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11 hours ago, Moorman said:

I just finished watching this.  It IS a gem. I saw a bad copy on youtube but still enjoyed it. I have some small quibbles about the plot and a question. ( spoiler alerts).

The husband leaving the note on the bag at the train station. I couldn't get with that. Seems it would draw too much attention to a nosy baggage attendant. Blake popping up at exactly the right time. It helped make the movie a gem as you kept wondering who the heck he is but the timing of him popping up was convenient.  Danny.  He started strong and got weaker and weaker.  I didn't believe that with all the trouble he had going on that he would start slipping and get drunk like that.  At the hotel down in Mexico, Jane went a looong way to that balcony before she fell.  A better setup would've been her standing closer to the balcony and Blake approaching her as if to grab her.  Lastly, how did Blake know about the boat ride his brother and Jane took?

Overall, like i said above, its a great movie...

You probably have to get a hold of The Saturday Evening Post serial story to see what the author actually put down on paper. Just got done reading Deadline At Dawn by Woolrich and it's barely similar to the film they made out of it.

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14 hours ago, Moorman said:

I just finished watching this.  It IS a gem. I saw a bad copy on youtube but still enjoyed it. I have some small quibbles about the plot and a question. ( spoiler alerts).

The husband leaving the note on the bag at the train station. I couldn't get with that. Seems it would draw too much attention to a nosy baggage attendant. Blake popping up at exactly the right time. It helped make the movie a gem as you kept wondering who the heck he is but the timing of him popping up was convenient.  Danny.  He started strong and got weaker and weaker.  I didn't believe that with all the trouble he had going on that he would start slipping and get drunk like that.  At the hotel down in Mexico, Jane went a looong way to that balcony before she fell.  A better setup would've been her standing closer to the balcony and Blake approaching her as if to grab her.  Lastly, how did Blake know about the boat ride his brother and Jane took?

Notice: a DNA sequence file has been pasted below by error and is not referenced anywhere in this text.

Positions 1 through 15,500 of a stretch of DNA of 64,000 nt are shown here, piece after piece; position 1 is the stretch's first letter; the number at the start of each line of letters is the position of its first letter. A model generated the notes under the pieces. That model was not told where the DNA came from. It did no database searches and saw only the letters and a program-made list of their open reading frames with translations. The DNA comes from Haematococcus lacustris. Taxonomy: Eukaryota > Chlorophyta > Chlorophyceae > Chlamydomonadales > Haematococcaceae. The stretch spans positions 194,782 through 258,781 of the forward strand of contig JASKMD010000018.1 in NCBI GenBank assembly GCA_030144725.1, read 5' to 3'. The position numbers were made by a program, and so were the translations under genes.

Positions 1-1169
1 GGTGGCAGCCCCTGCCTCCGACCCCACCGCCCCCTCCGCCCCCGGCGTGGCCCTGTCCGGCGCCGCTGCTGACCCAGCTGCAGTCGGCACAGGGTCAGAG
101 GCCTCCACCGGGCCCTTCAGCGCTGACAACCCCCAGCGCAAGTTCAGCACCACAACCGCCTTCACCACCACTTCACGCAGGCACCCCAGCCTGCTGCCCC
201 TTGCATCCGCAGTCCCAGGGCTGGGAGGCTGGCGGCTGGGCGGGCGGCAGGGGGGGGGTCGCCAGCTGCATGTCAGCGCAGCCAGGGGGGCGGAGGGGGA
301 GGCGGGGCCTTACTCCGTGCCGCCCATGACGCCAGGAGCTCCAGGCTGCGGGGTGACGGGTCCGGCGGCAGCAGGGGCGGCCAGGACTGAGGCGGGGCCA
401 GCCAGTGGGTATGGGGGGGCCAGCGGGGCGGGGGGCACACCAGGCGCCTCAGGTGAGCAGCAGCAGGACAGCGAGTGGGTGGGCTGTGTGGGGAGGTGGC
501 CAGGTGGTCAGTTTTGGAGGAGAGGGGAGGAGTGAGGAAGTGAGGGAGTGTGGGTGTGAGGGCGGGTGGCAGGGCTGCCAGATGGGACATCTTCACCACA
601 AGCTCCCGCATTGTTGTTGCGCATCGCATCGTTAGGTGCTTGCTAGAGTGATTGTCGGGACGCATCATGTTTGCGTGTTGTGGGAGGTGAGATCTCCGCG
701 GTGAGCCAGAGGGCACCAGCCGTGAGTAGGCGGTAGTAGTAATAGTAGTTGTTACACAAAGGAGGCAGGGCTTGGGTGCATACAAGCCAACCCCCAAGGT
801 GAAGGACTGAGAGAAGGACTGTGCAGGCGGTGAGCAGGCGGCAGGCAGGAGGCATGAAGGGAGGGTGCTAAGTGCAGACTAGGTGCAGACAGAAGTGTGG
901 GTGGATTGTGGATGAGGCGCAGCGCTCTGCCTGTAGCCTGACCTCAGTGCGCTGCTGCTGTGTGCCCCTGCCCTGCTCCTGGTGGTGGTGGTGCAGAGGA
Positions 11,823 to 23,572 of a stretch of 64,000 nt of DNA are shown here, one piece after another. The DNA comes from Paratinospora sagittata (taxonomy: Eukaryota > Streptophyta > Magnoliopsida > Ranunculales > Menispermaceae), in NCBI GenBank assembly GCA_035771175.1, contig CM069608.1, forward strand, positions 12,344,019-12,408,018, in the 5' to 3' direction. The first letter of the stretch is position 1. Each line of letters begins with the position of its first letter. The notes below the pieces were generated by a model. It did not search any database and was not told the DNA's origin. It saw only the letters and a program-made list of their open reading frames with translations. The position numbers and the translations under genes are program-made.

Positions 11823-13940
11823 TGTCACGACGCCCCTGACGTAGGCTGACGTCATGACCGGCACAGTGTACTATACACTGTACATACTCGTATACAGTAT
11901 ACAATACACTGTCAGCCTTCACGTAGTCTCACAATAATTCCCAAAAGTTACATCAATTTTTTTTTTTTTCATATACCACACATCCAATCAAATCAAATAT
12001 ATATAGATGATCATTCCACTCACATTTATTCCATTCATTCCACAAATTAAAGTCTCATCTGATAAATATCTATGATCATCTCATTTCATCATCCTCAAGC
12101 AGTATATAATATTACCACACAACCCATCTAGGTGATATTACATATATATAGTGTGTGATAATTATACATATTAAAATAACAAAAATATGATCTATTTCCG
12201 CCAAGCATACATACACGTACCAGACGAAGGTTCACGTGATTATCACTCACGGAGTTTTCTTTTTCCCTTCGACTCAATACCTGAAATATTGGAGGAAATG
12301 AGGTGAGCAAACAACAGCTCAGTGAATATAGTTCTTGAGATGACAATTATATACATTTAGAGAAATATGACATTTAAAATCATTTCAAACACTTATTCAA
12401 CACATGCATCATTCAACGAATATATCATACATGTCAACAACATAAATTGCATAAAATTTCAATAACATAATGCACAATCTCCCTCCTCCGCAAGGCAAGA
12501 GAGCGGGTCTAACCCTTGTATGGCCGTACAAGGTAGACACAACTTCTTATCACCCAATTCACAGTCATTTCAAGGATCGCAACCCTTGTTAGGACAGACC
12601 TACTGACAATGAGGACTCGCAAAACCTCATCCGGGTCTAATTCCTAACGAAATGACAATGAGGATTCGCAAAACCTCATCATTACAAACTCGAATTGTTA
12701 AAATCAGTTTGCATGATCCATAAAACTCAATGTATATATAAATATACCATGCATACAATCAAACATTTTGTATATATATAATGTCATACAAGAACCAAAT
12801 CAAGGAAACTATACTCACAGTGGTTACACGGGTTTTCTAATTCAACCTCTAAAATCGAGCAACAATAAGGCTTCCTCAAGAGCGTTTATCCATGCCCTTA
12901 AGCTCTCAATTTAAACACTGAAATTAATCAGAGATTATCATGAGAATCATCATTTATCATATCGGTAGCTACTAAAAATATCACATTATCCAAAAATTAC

Overall, like i said above, its a great movie...

As I'm sure you know many films have someone 'popping up' that isn't very realistic.  This was the case with Blake.

His brother (Scott's first husband),  died a few years before, so it is logical to assume that IF he felt something wasn't right about how he died,  he would have popped up and tried to investigate shortly after he died.   But yea,  then we wouldn't have such a juicy story!

 

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14 hours ago, TopBilled said:

Yes. I agree that Blake always pops up at the right time. Don DeFore is actually billed over Dan Duryea, and he was under contract to producer Hal Wallis, so it was necessary that he be worked into the plot at strategic intervals to boost him as a star. But actually when all is said and done, I think the love story with DeFore and Miller is the most satisfying part of the movie. It's a noir that has a happy ending because of them.

I had no problem with him popping up DURING the plot. It was his INITIAL appearance which was coincidental. His original premise for being there. His timing couldn't have been better.  Regardless, his character became the defacto detective of the movie. I STILL wanna know how he knew about the boat ride...

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Posted (edited)
On 5/29/2018 at 2:33 PM, Moorman said:

I had no problem with him popping up DURING the plot. It was his INITIAL appearance which was coincidental. His original premise for being there. His timing couldn't have been better.  Regardless, his character became the defacto detective of the movie. I STILL wanna know how he knew about the boat ride...

It's been a while since I have seen Too Late for Tears, but didn't Don DeFore's character follow the clues that led him to think that Alan Palmer and Jane Palmer took a boat ride? He didn't actually know this for a fact because the employee could only vaguely describe two different men with Jane Palmer the night that Alan disappeared. But Don DeFore thought it was strange that Jane Palmer possibly left with one man and came back with another. At the end of the film, Don takes from Jane only as much money as he needs to pay to have the pond dredged for his brother's body because he really believes the body is in the pond.